New York Four Seasons hotel did not reopen after COVID could remain closed for another FOUR YEARS

New York’s once-iconic Four Seasons hotel, which has remained closed since the pandemic began, shows no signs of reopening with its billionaire owner amid a dispute with the hotel chain over paying franchise fees.

The 54-story building, located on 57th Street in Manhattan on what is colloquially known as Billionaires’ Row for its series of luxury skyscraper apartment buildings, stands abandoned with metal barricades blocking the ‘main entrance.

The facade of the hotel is covered with brown paper and advertising posters.

The fact that the Four Seasons has not reopened means that it is an outlier compared to its luxury rivals, including the Ritz-Carlton, the Lotte New York Palace Hotel, the St. Regis, the Carlyle Hotel and the Mandarin Oriental, New York, all of which reopened over a year ago and are taking advantage of the upsurge in luxury travel.

New York’s Four Seasons Hotel is still closed more than a year after other luxury hotels in Midtown Manhattan reopened

City records detail how the iconic hotel was not making a profit in 2018 and 2019

City records detail how the iconic hotel was not making a profit in 2018 and 2019

The Four Seasons hotel has not reopened, which means it is the exception compared to its luxury rivals, including the Ritz-Carlton, the Palace, the St. Regis, the Carlyle and the Mandarin Oriental, all of which reopened over a year ago.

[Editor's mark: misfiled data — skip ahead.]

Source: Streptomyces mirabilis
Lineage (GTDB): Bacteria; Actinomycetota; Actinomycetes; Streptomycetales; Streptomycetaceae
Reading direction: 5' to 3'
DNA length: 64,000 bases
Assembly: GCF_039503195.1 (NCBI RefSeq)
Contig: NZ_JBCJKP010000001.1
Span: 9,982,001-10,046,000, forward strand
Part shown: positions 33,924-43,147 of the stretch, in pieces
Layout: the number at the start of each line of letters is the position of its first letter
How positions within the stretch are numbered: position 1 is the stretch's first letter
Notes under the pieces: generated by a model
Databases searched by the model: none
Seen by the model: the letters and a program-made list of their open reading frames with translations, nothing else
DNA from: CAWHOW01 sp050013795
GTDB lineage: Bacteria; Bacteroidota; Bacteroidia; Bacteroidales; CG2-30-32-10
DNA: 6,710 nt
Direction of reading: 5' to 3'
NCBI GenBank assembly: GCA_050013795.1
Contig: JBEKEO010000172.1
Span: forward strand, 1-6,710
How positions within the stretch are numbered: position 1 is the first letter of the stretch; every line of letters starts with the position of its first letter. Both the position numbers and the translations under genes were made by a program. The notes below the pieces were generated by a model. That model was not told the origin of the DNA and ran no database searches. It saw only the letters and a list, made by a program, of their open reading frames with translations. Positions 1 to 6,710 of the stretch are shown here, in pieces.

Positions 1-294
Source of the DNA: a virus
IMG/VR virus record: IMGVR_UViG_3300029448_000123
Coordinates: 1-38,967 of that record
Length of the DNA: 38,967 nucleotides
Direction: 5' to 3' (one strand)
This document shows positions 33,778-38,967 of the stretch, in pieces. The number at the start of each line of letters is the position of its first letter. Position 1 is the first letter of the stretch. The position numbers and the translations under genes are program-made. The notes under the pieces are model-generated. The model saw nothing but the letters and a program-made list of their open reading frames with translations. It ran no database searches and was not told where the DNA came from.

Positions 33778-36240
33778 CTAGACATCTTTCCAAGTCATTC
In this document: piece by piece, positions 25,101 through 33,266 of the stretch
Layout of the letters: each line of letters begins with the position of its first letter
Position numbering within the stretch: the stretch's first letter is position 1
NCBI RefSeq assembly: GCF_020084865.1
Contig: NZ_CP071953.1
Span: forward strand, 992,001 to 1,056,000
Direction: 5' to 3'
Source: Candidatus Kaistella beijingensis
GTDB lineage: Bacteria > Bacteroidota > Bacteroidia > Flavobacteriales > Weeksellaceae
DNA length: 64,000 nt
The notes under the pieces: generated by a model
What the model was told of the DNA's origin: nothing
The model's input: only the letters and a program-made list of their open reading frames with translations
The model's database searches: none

The Four Seasons hotel has not reopened, which means it is the exception compared to its luxury rivals, including the Ritz-Carlton, the Palace, the St. Regis, the Carlyle and the Mandarin Oriental, all of which reopened over a year ago.

But 78-year-old Four Seasons owner billionaire Beanie Babies founder Ty Warner refuses to budge.

Four Seasons, which operates more than 100 hotels worldwide under the flag, does not actually own them and instead relies on different owners to operate them.

The Four Seasons website says the property is “temporarily closed as it undergoes major infrastructure and maintenance work that is expected to last through 2022,” but locals working nearby said it is not. there was no evidence that any work was taking place inside.

The hotel first closed its doors to paying guests in March 2020 when it offered free accommodation to medical workers battling on the front lines of the coronavirus pandemic.

Owner Ty Warner, 78, who founded Beanie Babies is in dispute with Four Seasons over paying franchise fees

Owner Ty Warner, 78, who founded Beanie Babies is in dispute with Four Seasons over paying franchise fees

Warner bought the building in 1999 for $275 million with money earned from his Beanie Babies empire that made him a fortune of $3.8 billion.

Warner bought the building in 1999 for $275 million with money earned from his Beanie Babies empire that made him a fortune of $3.8 billion.

Warner, which earned an estimated $3.8 billion in the 1990s from the success of the Beanie Babies plush toy, would refuse to pay maintenance fees that must be paid whether the hotel is making a profit or not.

Warner has so far denied the request, suggesting instead that the fee be adjusted based on the hotel’s profits.

“It’s clear that Four Seasons and Ty Warner are very much at odds with each other, which makes it difficult to come to an agreement and move forward,” a source told The Daily Mail. New York Post.

“Ty didn’t like the way Four Seasons was running the hotel because he wasn’t making any money and that was the genesis of the whole argument between them,” said August Ceradini, who ran the neighboring St. Regis. . “From what I understand of Ty Warner’s personality, he won’t stop until he gets what he wants.”